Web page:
Mike Reviews – ECW Cyberslam 1998 (21st February 1998)

Happy Extreme Saturday Everyone!

I decided to dip back into my ECW collection this week, seeing as I haven’t watched this one in a while and it was ECW’s last big Arena show before their March 1998 pay per view Living Dangerously (Which I’ve reviewed on here before).

The Main Event is Rob Van Dam and Sabu taking on Bam Bam Bigelow and Shane Douglas, which could be fun if all the moving pieces fall into place correctly. No guarantee of that though. On the under card we’ve got continuation of the Credible/Dreamer and Candido/Storm feuds, along with Taz taking on Brakus from the WWF.

This event is emanating from The Arena in Philly on the 21st of February 1998

Calling the action is Joey Styles

We open with a 10 bell salute for Louie Spicolli as he had recently passed away and had worked quite a bit for ECW over the previous couple of years. Hat Guy even takes his hat off for it.

Opening Match
Danny Doring w/ Roadkill Vs Jerry Lynn

Doring already has “Super Bon Bon” by Soul Coughing as his entrance theme here, whilst Jerry Lynn has already started using “Scapegoat” by Fear Factory, which remains one of the best entrance themes in ECW history in my own humble opinion.

This is a decent opening match, with Lynn holding things together well and Doring getting a healthy amount of offence in. Doring was still quite new at this stage in his career, but he works well as a cocky Heel and is mechanically solid, so Lynn has something to work with and the action on display is good. Roadkill gets involved at certain points as well, so he’s not just out there taking up space.

Lynn gets an extended babyface shine to start us out, with Doring bumping all over for him, but eventually Lynn misses a head butt off the second rope and that allows Doring to take over, with Roadkill getting in the occasional cheap shot for good measure. Lynn sells the heat segment well of course, and then sends the Heels into the front row following some miscommunication before following them with a running dive off a table onto them. That looked fantastic.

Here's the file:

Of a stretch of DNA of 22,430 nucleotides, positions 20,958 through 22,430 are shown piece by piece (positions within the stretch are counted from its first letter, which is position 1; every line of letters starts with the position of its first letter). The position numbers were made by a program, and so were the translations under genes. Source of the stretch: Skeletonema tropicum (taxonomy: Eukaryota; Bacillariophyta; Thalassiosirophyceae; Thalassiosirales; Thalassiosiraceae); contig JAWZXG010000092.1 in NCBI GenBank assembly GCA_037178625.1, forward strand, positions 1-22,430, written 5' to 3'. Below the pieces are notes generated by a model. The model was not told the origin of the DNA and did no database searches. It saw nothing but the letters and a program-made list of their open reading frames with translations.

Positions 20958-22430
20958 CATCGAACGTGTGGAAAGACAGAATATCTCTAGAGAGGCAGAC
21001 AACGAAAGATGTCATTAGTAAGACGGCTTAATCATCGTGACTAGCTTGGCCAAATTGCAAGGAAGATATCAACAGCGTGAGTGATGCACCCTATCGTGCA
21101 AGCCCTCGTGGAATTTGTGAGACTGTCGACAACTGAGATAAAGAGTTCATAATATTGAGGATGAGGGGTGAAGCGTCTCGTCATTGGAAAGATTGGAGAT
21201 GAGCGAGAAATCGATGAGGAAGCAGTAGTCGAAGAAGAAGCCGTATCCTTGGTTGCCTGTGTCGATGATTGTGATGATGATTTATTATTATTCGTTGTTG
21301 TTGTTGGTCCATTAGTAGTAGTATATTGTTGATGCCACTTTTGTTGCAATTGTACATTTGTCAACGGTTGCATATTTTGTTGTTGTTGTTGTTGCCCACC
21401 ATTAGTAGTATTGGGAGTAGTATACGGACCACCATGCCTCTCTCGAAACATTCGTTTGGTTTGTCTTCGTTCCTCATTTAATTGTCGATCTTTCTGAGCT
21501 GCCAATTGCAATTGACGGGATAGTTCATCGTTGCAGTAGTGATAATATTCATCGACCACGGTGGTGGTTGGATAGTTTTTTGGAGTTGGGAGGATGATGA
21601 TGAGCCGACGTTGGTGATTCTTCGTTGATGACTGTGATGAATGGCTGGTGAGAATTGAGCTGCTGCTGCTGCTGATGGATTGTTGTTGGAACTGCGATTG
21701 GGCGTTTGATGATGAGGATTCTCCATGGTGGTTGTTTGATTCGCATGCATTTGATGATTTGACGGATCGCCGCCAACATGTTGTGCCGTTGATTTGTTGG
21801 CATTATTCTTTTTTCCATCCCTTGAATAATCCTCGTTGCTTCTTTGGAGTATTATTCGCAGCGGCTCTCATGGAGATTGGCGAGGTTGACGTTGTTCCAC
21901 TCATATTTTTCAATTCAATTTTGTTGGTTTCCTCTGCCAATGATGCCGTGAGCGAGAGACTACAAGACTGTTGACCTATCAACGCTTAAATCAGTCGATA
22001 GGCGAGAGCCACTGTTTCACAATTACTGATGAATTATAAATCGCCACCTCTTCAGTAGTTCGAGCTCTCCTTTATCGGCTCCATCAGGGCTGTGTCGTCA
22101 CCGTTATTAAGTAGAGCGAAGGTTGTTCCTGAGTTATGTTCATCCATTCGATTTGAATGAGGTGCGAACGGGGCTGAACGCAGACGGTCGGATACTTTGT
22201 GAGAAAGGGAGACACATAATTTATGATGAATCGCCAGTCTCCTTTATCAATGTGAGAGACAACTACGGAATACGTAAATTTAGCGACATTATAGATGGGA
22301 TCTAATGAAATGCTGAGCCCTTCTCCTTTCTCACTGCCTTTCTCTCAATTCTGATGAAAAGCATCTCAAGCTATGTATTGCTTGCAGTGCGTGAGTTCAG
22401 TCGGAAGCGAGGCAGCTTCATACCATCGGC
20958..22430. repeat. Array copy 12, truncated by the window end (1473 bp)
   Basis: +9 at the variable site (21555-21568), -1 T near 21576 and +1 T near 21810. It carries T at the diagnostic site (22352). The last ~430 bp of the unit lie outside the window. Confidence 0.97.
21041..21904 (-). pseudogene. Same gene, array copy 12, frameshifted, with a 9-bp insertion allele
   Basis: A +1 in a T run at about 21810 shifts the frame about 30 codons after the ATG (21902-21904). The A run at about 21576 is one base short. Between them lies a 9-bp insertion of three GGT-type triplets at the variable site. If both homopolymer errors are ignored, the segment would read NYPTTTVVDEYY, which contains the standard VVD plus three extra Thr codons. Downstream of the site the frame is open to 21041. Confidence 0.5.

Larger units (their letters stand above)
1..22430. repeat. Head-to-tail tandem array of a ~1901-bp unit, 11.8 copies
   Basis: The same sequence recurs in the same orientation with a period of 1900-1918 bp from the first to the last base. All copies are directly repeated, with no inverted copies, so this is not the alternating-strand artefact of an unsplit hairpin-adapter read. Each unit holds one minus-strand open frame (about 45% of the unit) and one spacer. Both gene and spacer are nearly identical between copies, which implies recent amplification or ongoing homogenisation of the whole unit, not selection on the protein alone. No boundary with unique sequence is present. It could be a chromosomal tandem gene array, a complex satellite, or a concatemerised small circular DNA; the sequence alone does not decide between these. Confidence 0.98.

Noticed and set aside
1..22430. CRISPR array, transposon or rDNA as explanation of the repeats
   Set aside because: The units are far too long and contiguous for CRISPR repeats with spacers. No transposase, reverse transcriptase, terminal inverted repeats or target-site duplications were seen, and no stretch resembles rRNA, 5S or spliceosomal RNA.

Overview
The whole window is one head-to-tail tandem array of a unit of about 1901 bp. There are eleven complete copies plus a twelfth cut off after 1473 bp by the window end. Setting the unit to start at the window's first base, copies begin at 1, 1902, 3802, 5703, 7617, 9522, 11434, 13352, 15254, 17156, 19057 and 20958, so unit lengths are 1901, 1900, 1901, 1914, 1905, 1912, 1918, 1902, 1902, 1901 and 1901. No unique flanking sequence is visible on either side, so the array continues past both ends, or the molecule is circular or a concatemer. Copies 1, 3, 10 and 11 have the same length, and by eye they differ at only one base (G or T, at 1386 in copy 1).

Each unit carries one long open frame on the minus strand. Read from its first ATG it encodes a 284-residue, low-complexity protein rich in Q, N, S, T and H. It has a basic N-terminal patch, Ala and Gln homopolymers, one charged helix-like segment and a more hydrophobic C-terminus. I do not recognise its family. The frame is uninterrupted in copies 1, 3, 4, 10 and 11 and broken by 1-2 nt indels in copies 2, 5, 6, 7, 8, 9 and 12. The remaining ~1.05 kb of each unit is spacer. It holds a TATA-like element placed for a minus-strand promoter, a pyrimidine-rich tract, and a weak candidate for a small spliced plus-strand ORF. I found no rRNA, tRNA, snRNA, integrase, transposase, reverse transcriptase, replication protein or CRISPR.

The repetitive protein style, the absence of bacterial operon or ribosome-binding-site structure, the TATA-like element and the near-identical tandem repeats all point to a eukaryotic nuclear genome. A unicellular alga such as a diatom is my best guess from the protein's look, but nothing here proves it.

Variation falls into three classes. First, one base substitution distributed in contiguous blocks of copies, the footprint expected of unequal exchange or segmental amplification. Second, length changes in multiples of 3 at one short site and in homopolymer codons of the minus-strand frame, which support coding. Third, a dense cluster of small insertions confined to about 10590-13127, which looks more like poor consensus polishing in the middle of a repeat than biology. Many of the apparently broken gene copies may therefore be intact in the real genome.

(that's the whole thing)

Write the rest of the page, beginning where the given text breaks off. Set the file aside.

Lynn gets yet another dive out onto the Heels, this time from the top rope to the floor, and that gets him a chant of “Jerry” from the crowd. Lynn gets a sit out powerbomb (his finisher at the time) but it only gets him a two, leading to Doring playing possum to distract the ref so that Roadkill can come in with a big elbow drop off the top rope. The ref not noticing that was going on stretched the boundaries of credibility just a bit.

Doring stupidly makes a cocky cover off that though and that allows Lynn to kick out at two, which protects Roadkill’s big move at least. Lynn keeps coming though and gets a sunset flip powerbomb off the top rope when Doring tries for a superplex to pick up the three count.

RATING: **3/4

Solid opening match with the occasional silly moment

Lynn makes sure not to stick around for Roadkill to get some vengeance following that.

Match Two
Tracy Smothers w/ Little Guido and Tommy Rich Vs Al Snow w/ Head

Would this be a Smokey Mountain Wrestling reunion between these two? I know they both worked SMW during their careers but did they ever work it at the same time? Snow already has his rave inspired entrance here, complete with the crowd having Styrofoam heads that they promptly fling into the ring whilst the Heels stooge around for them in a funny bit. This entrance was of course incredible for the time and was another example of ECW tapping into the sorts of things that the other two companies weren’t really doing at the time.

The match can’t remotely hold up to the entrance that preceded it of course, even though Smothers and Snow are both good workers. The crowd sees it more as chance to just have a party, so both men spend most of the match stalling and doing character work. The ring gets covered in smoke at one stage, possibly as a side effect of Snow’s entrance, which just adds to the overall wacky feeling that this match has had thus far. I half expect Pyramid Head to run out of the fog to do a run-in or something.

Rich and Guido both get involved at points, allowing Smothers to eventually cut Snow off and work some heat. The crowd sticks with Snow during this and he takes some nice bumps for Smothers, including tumbling over the railing into the front row off an Irish Whip. This has been a pretty basic match, but it’s had some tremendous crowd reactions for the most part, which is a testament to just how over this bizarre gimmick was in ECW. It was even pretty over in the WWF as well.

Snow tries to make the occasional comeback but one of Smothers’ seconds always gets involved again to put a stop to it. The work in this has been fine in this, but I think they’ve probably gone for too long and the match has started to drag a bit as a result. No offence to Smothers, but ECW was looking at putting Snow in the World Title picture at Living Dangerously, so him taking this long to defeat one half of a lower card comedy tag team like this was probably not the best of ideas.